Bang the Drum All Weekend

Renowned session drummer Ndugu Chancler heads up a celebration of the beat at UM-St. Louis

Do you remember the words to the Michael Jackson song "Billie Jean"? How 'bout the drumbeat? If you know the beat, then you know Ndugu Chancler, the well-traveled session drummer who made that recording and others from the Thriller album.

"It's very simple," he says of the "Billie Jean" rhythm, "the simplest beat in all the land, but the key is playing it with the drum machine, which is what we did."

For more than 35 years, musicians of all stripes have turned to Chancler for work in the studio and on the road. The staggering list of artists he's worked with includes Miles Davis, George Benson, John Lee Hooker, Frank Sinatra, Santana, Kenny Rogers, Eric Clapton, the Temptations and Tina Turner.

Ndugu Chancler
Ndugu Chancler

Details

7:30 p.m., Thursday, March 7. A faculty percussion recital is held at the same time and place on Friday, March 8. Both concerts are free. The Missouri Day of Percussion is held from 8 a.m.-3 p.m. Saturday, March 9, at the Center; admission is $10. The Haydon-Parker Duo album-release party is held from 9 p.m.-1 a.m. Saturday at Hammerstone's, 2028 S. Ninth St., and costs $3. Call 314-516-6646 for more info on all events.
Millennium Student Center, on the university campus, 8001 Natural Bridge Rd.

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Others became aware of Chancler's prodigious talent on the drum kit while he was still a teenager. By the time he was 17, he'd worked with Herbie Hancock; by 18, Thelonious Monk; and by 19, Hugh Masekela.

Eventually Chancler became known as the "king of the cross-stick," a reference to the drumming technique in which the metal rim of the snare drum is struck, as opposed to the drum head. "In the '70s and '80s I made a lot of records, and a lot of records I played on, I was just playing cross-stick, because they were pop songs and ballads," he says.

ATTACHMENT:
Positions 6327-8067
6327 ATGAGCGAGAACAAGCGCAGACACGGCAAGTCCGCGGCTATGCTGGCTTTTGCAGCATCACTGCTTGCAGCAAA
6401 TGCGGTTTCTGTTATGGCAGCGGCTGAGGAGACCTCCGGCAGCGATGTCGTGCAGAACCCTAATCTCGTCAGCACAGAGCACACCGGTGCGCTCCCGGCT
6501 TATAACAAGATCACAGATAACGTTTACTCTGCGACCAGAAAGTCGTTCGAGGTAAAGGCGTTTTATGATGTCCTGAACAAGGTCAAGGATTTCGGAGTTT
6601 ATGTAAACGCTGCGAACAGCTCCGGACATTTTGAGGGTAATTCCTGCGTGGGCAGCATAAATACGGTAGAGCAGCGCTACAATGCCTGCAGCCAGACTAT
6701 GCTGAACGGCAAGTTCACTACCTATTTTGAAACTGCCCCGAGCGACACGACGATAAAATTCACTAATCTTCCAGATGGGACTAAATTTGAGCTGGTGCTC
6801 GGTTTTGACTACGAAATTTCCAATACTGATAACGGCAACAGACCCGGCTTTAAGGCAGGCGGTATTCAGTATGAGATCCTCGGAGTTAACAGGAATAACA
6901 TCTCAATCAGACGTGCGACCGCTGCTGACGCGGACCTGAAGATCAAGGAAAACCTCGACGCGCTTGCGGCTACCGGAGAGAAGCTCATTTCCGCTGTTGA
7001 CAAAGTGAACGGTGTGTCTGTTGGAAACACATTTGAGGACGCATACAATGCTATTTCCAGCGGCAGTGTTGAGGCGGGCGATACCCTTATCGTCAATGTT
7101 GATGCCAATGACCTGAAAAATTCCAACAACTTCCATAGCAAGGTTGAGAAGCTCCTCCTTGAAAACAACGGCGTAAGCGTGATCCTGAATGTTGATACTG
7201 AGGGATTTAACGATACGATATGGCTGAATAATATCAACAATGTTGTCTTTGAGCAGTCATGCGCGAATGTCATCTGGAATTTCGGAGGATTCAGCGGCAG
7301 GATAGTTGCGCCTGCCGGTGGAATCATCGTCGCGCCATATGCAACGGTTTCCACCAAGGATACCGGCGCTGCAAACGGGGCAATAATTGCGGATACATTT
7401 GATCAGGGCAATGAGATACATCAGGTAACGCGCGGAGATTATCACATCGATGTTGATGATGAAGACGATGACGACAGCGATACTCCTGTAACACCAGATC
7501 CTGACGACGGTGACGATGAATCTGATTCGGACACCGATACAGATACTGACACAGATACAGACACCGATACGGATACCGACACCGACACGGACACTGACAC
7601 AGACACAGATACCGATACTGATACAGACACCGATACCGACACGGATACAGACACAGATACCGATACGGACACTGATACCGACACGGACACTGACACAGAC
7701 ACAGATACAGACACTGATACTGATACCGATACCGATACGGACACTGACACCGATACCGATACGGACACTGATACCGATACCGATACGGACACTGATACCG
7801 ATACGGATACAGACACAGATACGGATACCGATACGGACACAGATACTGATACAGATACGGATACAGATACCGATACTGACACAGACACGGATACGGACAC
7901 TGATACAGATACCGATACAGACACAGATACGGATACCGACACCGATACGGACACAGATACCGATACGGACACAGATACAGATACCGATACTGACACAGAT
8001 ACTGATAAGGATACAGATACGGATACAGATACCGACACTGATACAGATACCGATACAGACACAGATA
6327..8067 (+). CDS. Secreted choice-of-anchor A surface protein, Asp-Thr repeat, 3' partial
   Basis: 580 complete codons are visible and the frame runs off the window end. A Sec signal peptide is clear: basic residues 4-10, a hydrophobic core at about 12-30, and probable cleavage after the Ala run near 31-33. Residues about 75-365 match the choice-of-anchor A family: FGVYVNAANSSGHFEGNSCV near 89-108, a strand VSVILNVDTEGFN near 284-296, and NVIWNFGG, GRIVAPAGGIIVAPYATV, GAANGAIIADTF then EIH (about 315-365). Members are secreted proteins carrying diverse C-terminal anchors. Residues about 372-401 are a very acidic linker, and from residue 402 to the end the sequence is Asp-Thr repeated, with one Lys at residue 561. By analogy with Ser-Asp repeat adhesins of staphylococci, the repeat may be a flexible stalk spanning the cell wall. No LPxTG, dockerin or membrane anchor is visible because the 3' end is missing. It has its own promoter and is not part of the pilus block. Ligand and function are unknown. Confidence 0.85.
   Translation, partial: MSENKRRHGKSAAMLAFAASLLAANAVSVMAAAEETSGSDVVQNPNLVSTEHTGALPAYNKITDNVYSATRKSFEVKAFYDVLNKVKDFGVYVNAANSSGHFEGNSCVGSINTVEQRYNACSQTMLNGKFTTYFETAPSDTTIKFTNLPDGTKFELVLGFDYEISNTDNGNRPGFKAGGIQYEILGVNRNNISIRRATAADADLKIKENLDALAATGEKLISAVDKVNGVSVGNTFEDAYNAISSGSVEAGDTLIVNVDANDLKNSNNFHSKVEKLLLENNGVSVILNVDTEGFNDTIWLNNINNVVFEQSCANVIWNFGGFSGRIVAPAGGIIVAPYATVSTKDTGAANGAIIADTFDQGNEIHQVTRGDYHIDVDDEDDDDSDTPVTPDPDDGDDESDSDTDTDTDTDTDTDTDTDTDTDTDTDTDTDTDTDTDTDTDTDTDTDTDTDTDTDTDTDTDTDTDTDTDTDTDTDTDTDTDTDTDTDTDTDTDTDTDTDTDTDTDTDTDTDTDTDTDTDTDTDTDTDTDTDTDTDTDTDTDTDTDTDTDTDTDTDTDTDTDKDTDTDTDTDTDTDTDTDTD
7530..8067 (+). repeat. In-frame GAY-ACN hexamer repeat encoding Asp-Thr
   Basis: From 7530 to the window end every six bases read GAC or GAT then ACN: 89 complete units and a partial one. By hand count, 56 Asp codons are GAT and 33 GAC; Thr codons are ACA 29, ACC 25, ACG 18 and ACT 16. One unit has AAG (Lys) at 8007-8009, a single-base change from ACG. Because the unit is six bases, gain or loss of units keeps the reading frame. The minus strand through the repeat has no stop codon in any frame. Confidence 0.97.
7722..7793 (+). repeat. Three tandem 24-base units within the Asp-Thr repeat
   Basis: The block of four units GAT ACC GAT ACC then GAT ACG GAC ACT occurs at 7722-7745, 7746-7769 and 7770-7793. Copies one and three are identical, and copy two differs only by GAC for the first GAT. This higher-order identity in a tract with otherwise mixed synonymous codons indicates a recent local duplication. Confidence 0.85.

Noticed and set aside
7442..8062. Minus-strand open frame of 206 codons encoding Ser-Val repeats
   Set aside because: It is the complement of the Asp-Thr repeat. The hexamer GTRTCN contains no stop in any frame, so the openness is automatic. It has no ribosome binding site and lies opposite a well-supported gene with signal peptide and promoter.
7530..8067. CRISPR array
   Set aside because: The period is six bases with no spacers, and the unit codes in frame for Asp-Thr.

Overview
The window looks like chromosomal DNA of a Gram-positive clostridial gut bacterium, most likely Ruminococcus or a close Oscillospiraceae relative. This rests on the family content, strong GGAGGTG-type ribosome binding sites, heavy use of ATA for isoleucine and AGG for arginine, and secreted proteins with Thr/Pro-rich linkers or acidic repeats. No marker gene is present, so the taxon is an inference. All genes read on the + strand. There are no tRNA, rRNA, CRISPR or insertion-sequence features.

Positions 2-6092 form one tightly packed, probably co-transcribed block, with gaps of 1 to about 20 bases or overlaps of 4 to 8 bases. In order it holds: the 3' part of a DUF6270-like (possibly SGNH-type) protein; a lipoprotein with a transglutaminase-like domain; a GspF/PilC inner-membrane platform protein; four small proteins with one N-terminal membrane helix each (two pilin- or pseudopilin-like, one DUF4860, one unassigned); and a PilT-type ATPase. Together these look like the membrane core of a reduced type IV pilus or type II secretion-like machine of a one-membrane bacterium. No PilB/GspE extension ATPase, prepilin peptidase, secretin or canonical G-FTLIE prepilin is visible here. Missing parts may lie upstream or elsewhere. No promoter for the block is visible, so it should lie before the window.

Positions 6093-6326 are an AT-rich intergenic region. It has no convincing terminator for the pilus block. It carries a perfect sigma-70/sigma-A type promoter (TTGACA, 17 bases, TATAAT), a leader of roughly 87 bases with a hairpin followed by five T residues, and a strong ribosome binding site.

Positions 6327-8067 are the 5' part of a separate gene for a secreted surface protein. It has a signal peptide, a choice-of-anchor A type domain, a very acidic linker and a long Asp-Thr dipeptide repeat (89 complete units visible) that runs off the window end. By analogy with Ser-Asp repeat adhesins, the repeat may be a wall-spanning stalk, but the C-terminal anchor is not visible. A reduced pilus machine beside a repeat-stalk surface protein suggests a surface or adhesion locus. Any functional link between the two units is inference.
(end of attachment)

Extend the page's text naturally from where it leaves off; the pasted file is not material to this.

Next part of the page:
He began to do more producing and songwriting, then scored a hit in 1982 for the Dazz Band with "Let It Whip," a funky dance song that was resurrected not long ago for a tampon commercial ("And it sold a lot of tampons, baby," laughs Chancler).

The jack-of-all-things-percussion says he has slowed a bit to concentrate on teaching at the University of Southern California's Thornton School of Music and to work on his own projects. He's a member of three groups -- Ndugu, the Meeting and 1+ONE -- each with its own style. He says he still can't refuse an invitation to work with some of his favorites, though, including Patrice Rushen, Booker T. Jones and George Duke.

Chancler is making his way to St. Louis this weekend for a celebration of percussion at the University of Missouri-Louis, organized by friend, fellow percussionist and music professor Don Parker. The fun starts Thursday, when the school's University Percussion Ensemble and the area Interdistrict Percussion Ensemble stretch out on some eclectic pieces, with Chancler guesting on several. Friday night's concert features Parker, joined by the Arianna String Quartet, a pianist, a trumpeter and a trombonist for some more eclectic tunes. Saturday's Missouri Day of Percussion includes exhibits and sales, clinics and concerts featuring Chancler, the St. Louis Symphony Orchestra's Tom O'Donnell, the Joia Brazilian parade-percussion unit and the Ole Miss Steel Drum Orchestra. Saturday night, the festival concludes with a jazz performance featuring Parker on vibraphone and George Haydon on piano.

 
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